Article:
top of page

“Zack Snyder’s Justice League” finally comes stateside – 4K Ultra HD Sept. 7

Updated: Jun 8, 2022


AFTER WARNER BROS. released “Zack Snyder’s Justice League” on 4K in the U.K. in May – it will be available for U.S. customers on September 7.

We assume it will be presented onto two 4K discs, just like the U.K. version (to insure the highest bitrate for visuals and sound) which we reviewed earlier this month. It also included 24-minute “Road to Justice League” featurette with a new interview with Snyder.

The U.S. set will also include a Blu-ray version.

IT’S THE compelling saga of how movie fans force a Hollywood studio to re-edit and re-release the original theatrical cut of a movie?

They weren’t happy with the third installment of Zack Snyder’s DC Universe trilogy “Justice League” that hit the multiplex in the fall of 2017. They demanded Warner Bros. scrap the Joss Whedon edit and finish the original by Zack Snyder. The campaign was relentless.

Snyder had filmed 100 percent of his version, as well as set up two versions – a rough five-hour edit, and a three-and-a-half hour director’s cut. But when tragedy hit Snyder's family in the spring of 2017, he and his producer wife Deborah stepped back from the picture. While they grieved the loss of their daughter Autumn, 20, Warner Brothers asked writer/director Joss Whedon to complete the film.

Warner didn’t like Snyder’s version anyway. They felt the tone was too dark, predicting “Justice League,” like the previous "Batman v Superman,' would underperform at the box office and with critics. Whedon had a good track record with “The Avengers” film and long-running “Buffy the Vampire Slayer” series. He added 80 new script pages, and spent $25 million and several months reshooting “Justice League.”

Whedon gave the film a much lighter touch. It only ran two hours, using a fraction of Snyder’s original footage. The original score from composer Junkie XL (“Mad Max: Fury Road,” Batman v Superman: Dawn of Justice”) was replaced with a new score from Danny Elfman (“Men in Black,” “Corpse Bride,” “The Nightmare Before Christmas”).

But when “Justice League” premiered in 2017, it was a box-office disaster, and fans were furious. At first, Warner denied the “Snyder Cut” existed, though in the end, they had to ‘fess up. Eventually, Warner allocated $70 million so Snyder could complete his vision, adding more visual effects and several minutes of new footage filmed during the COVID-19 quarantine.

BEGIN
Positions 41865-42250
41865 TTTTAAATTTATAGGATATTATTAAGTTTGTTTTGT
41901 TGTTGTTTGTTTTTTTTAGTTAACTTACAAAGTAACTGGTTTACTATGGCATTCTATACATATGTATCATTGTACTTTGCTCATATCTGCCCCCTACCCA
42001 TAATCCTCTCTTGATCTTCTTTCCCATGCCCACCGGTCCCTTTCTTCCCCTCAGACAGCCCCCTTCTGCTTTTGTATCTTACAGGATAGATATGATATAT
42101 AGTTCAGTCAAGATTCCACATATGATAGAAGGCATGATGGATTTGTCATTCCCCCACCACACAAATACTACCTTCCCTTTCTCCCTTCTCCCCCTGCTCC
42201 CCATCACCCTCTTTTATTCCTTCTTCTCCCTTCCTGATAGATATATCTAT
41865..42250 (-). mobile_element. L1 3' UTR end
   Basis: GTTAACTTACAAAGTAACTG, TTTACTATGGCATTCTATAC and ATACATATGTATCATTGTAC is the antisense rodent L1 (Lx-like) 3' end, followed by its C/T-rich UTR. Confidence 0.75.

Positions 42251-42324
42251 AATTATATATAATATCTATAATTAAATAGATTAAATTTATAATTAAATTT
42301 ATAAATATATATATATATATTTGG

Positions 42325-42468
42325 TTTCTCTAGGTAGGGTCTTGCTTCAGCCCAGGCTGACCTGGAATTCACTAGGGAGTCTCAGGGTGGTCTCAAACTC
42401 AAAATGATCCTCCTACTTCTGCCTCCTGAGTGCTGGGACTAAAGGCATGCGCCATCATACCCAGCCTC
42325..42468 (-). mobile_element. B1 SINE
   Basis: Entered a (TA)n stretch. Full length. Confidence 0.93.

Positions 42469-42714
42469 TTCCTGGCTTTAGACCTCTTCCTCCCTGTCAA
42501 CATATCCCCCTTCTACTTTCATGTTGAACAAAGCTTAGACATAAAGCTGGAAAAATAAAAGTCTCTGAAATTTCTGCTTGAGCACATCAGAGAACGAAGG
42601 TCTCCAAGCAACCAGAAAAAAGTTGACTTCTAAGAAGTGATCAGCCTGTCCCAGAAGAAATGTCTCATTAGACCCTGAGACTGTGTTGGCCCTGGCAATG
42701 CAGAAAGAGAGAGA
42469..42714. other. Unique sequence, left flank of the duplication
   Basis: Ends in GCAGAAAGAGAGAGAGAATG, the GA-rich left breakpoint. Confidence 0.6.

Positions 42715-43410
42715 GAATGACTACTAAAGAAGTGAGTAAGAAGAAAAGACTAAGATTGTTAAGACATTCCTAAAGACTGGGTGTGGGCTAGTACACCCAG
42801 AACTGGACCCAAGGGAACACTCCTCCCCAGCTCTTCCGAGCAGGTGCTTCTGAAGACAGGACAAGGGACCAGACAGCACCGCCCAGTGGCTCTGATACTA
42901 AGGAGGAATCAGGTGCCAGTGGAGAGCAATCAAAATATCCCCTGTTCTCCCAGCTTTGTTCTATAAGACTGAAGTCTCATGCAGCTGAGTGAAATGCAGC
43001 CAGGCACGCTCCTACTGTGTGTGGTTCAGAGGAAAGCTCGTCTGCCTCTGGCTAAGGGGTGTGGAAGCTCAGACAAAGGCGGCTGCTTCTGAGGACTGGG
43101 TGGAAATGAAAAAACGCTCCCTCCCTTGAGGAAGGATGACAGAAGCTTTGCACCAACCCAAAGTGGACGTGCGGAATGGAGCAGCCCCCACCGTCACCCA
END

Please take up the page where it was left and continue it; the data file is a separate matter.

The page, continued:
Snyder has completely reshaped the norm by framing his version in the old-school square-shaped 1.33:1 aspect ratio. TRUE 4K mastering delivers jaw-dropping visuals, which were captured on traditional Super 35 film, with one scene from an 8K digital camera. This is only a guess, but the ongoing FX shots are more likely in 2K. Total FX rendering time alone would have easily taken more than a year.

Overall clarity is superb – especially the details on actor’s faces – since the framing is so much tighter compared to the super widescreen aspect ratio of 2.39:1. Exterior scenes filmed in Iceland are striking. A light wash of natural film grain is evident from start to finish, and the film is split onto two 100 gigabit discs to maximize the best possible picture and sound.

HDR10 (no Dolby Vision) grading is monochromatic, with desaturated color. HBO Max provides a bonus B&W version. It’s not on disc, but that’s an easy fix engineered by dialing color to zero. The blacks are very deep, with plenty of detail in the shadows. Highlights are also striking, while mid-tones show plenty of detail.


The eight-channel Dolby Atmos soundtrack is nice. It's balanced from front to back, with effects and music cues from Tom “Junkie XL” Holkenborg going to height speakers. A number of songs are included in this cut: two from Nick Cave & The Bad Seeds, “There is a Kingdom” and “Distant Sky”; Rose Betts' cover of Tim Buckley’s 1970 “Starsailor,” and a traditional Icelandic song “Vísur Vatnsenda-Rósu.” Allison Crowe’s cover of the Leonard Cohen classic “Hallelujah” plays over the closing credits. It was Autumn Snyder’s favorite song. There’s plenty of thundering bass response when the Mother boxes are active and in battle scenes.

HDR Frame shots



bottom of page